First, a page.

Walter Benjamin used the image of the blue flower several times in his writing. For example the opening sentence of his essay Dream Kitsch: “No one really dreams any longer of the Blue Flower. Whoever awakes as Heinrich von Ofterdingen today must have overslept.” Also in his Work of Art essay: “The equipment-free aspect of reality has here become the height of artifice, and the vision of immediate reality the Blue Flower in the land of technology.”
C.S. Lewis, in his autobiographical book, Surprised By Joy, references the “Blue Flower” when speaking of the feelings of longing that beauty ellicited when he was a child of six. He associates it with the German word sehnsucht, and states that this intense longing for things transcendent made him “a votary of the Blue Flower.”
English writer Penelope Fitzgerald’s historical novel The Blue Flower is based on Novalis’s early life. In John le Carré’s 1968 novel A Small Town in Germany, the character Bradfield says, “I used to think I was a Romantic, always looking for the blue flower.” (Pan edition, p. 286 – chap. 17) Substance D, a fictitious drug in Philip K. Dick’s 1977 novel A Scanner Darkly, is derived from a plant with blue flower.
Tennessee Williams used images of blue roses in his play, The Glass Menagerie, to symbolize the frailty and uniqueness of Laura, a central character that reflects the life of Williams’ sister, who underwent a lobotomy. In the play, Laura is nicknamed “Blue Roses” after another character misheard her say “pleurosis”.
In his fantasy series A Song of Ice and Fire, American author George R. R. Martin uses the blue flower as a reoccurring symbol to represent young women of the noble House Stark, often with hints to an illicit love affair. In one instance, Prince Rhaegar Targaryen uses blue winter roses to crown the Lady Lyanna Stark as the “Queen of Love and Beauty” at the Tournament of Harrenhal, passing over his own wife, Princess Elia of Dorne.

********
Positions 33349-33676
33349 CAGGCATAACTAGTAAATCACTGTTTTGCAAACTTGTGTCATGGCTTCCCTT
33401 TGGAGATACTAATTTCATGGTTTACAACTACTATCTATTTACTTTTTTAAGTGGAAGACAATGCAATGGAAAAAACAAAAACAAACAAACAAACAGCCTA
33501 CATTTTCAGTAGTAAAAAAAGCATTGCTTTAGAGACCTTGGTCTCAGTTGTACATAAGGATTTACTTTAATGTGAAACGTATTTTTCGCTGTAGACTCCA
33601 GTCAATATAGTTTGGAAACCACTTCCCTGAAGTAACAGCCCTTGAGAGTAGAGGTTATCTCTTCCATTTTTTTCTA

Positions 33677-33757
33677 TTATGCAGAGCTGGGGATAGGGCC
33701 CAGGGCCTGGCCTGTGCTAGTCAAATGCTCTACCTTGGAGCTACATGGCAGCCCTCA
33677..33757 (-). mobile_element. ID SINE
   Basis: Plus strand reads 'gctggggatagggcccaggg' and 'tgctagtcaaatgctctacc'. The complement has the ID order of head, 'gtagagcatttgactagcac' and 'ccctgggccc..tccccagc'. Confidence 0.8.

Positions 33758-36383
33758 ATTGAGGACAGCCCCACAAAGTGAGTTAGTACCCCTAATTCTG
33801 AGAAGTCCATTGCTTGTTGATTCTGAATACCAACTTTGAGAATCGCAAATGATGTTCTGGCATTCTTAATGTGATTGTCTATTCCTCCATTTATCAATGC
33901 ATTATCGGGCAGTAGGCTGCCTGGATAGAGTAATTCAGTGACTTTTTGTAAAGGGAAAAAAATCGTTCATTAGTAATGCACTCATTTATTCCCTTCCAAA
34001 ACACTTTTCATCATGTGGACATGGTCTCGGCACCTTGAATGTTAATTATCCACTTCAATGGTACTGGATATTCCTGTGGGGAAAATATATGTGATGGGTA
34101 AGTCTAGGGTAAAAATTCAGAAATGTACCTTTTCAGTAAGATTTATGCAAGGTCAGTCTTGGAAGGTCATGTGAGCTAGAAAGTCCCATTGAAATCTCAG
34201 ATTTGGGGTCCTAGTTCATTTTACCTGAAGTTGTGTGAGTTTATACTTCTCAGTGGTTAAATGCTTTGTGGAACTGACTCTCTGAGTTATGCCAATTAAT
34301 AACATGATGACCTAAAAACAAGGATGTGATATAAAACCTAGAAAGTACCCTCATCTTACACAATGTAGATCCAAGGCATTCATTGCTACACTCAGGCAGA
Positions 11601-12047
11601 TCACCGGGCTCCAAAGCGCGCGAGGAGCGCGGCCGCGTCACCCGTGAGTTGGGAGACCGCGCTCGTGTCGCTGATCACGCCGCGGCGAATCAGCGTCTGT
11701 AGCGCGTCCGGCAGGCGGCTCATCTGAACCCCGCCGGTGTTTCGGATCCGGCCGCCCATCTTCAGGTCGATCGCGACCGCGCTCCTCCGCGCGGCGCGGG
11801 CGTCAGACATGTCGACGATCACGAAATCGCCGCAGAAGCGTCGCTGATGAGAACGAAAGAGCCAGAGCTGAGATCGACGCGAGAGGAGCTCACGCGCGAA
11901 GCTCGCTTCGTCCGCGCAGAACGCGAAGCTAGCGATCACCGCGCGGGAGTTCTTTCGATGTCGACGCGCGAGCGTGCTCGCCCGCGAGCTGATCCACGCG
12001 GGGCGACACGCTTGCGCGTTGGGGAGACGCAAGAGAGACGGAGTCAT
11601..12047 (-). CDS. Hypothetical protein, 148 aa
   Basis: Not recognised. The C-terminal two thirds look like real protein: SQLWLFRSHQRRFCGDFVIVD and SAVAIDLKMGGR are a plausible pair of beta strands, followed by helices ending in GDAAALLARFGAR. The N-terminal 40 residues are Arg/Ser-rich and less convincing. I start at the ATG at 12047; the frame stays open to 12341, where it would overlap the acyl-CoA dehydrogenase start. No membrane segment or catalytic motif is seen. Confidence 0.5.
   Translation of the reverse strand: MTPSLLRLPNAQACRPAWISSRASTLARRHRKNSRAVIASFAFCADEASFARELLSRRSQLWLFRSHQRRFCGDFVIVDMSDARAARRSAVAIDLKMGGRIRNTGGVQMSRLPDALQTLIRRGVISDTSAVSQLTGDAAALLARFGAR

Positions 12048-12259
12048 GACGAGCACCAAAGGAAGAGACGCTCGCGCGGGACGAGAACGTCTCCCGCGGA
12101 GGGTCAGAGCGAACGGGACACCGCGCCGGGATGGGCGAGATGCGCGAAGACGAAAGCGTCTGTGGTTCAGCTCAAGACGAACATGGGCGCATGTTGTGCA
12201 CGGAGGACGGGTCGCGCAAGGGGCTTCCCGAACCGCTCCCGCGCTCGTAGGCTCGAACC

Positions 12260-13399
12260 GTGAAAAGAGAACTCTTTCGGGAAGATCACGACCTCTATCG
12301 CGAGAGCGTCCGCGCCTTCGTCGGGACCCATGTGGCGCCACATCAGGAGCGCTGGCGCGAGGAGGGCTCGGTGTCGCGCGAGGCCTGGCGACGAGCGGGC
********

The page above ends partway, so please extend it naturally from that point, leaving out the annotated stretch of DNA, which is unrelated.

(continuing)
“Blue Flower” is the name of a song by the British avant-garde pop band of the early 1970s, Slapp Happy, later covered by the 1990s indy rock bands Pale Saints and Mazzy Star. “Blue Flowers” is a song by the alternative MC, Kool Keith (AKA Dr. Octagon), on his 1996 album, Dr. Octagonecologyst.
By : Li-Young Lee
From blossoms comes
this brown paper bag of peaches
we bought from the boy
at the bend in the road where we turned toward
signs painted Peaches.
From laden boughs, from hands,
from sweet fellowship in the bins,
comes nectar at the roadside, succulent
peaches we devour, dusty skin and all,
comes the familiar dust of summer, dust we eat.
O, to take what we love inside,
to carry within us an orchard, to eat
not only the skin, but the shade,
not only the sugar, but the days, to hold
the fruit in our hands, adore it, then bite into
the round jubilance of peach.
There are days we live
as if death were nowhere
in the background; from joy
to joy to joy, from wing to wing,
from blossom to blossom to
impossible blossom, to sweet impossible blossom.
– Li-Young Lee
Lilleshall Abbey Shropshire, England
On a very wet day back in April 2015, I visited Lilleshall Abbey Shropshire, while driving back from London to a friends home in North Wales. The Abbey is located just north of the M54 junction 5, near the village of Lilleshall.
To find the Abbey just follow the Brown tourist signs when you leave the motorway.